I’ve never been fond on New Year’s resolutions, and hence don’t make them. If you want to start or change, just do it. Or at least try to; it doesn’t matter what month it is. I do believe that January is a good time for reflection (but I suppose any day will do).
This afternoon, I found myself driving down the street in my car that is new enough to be considered a Christmas present even though I started driving it before Christmas, and was keenly aware that tomorrow I have to go back to work. Tired of mumble rap and other music with its misogynist lyrics, I had Bob Marley playing in the background. I’d enjoyed the time off at the end of the year, using it to pause and spend time with family but I didn’t for one minute begrudge that I have to go to work tomorrow. In my daytime life, I have a great job that many would consider sexy and amazing. I thought of my father and how proud he would be of me (of course this is in the movie inside my head; he’s been dead almost 25 years. Th…
I always talk to my Lyft driver. Today was no different. I instructed her on the best way to turn around in my hairpin driveway, slid into the back seat and then “How are you today?”
Unlike in a taxi, there was no plexiglass wall between us, nothing to suggest that the person behind the wheel had no desire to connect.
She smiled in the rear view, and I could tell there was much story behind her round eyes. Her reply rang with an African lilt. Somewhere west, maybe?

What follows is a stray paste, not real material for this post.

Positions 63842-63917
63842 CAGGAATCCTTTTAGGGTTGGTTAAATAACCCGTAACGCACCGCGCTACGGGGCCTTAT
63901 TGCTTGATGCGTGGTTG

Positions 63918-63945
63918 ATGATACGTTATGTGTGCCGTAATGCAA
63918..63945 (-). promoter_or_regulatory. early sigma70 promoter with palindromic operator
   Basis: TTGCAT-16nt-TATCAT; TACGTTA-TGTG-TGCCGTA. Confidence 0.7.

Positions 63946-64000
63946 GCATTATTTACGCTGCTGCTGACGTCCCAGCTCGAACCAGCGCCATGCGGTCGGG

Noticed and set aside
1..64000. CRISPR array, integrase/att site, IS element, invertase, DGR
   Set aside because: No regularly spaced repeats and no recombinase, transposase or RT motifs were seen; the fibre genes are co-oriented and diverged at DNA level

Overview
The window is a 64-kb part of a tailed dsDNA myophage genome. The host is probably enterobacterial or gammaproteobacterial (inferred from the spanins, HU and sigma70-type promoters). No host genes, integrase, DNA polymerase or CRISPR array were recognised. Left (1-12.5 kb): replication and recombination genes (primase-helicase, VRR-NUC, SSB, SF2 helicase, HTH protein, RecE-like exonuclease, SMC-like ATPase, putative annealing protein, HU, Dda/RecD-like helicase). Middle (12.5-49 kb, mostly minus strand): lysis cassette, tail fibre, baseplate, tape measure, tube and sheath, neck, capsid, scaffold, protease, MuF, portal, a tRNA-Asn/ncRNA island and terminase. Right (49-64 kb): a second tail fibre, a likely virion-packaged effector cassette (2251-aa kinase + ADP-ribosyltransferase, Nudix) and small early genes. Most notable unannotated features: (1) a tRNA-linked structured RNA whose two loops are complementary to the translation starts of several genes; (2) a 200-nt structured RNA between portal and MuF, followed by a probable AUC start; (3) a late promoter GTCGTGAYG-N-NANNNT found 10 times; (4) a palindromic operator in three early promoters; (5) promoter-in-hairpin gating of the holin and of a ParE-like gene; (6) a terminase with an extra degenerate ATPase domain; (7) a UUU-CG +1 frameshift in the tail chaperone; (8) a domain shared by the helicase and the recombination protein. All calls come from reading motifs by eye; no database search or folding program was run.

I have found that for most people, you don’t have to ask directly. If you show a little interest, they will tell you all sorts of things about their lives that help you understand how they came to be in the space they occupy at the present moment.
My phone rang, interrupting me. My husband was catching me on the way to a different airport to fill me in on how his recruiting trip had been going. We work for tech industry competitors, (but not competitors), and he joked that he has to get to the would-be interns for his co…
This past week, I challenged myself to not slip into any pair of jeans. Instead, I was going to explore the side of my closet that holds all the dresses and skirts. As it turns out, I have a lot, and I only seem to wear them to church or when I am going out to somewhere other than work. Since I keep telling myself that if I haven’t worn it in a year it has to go, it makes no sense to have a bunch of things that are about to turn into closet-pumpkins. Rather than throw them out, I’d decided to attempt to wear them, and hence reset their termination clock.
While contemplating what shoes went with my skirt, for some reason, I remembered my fourth grade teacher. She ‘d worn dresses every day, or at least, a sort of dress. I can’t remember her name at all, or the details of her face, but what I do remember is that she’d worn a saree every day of the school year.
Her sarees were beautiful. And flowy. They were flowy and flowery in the winter, when other people were wrapped…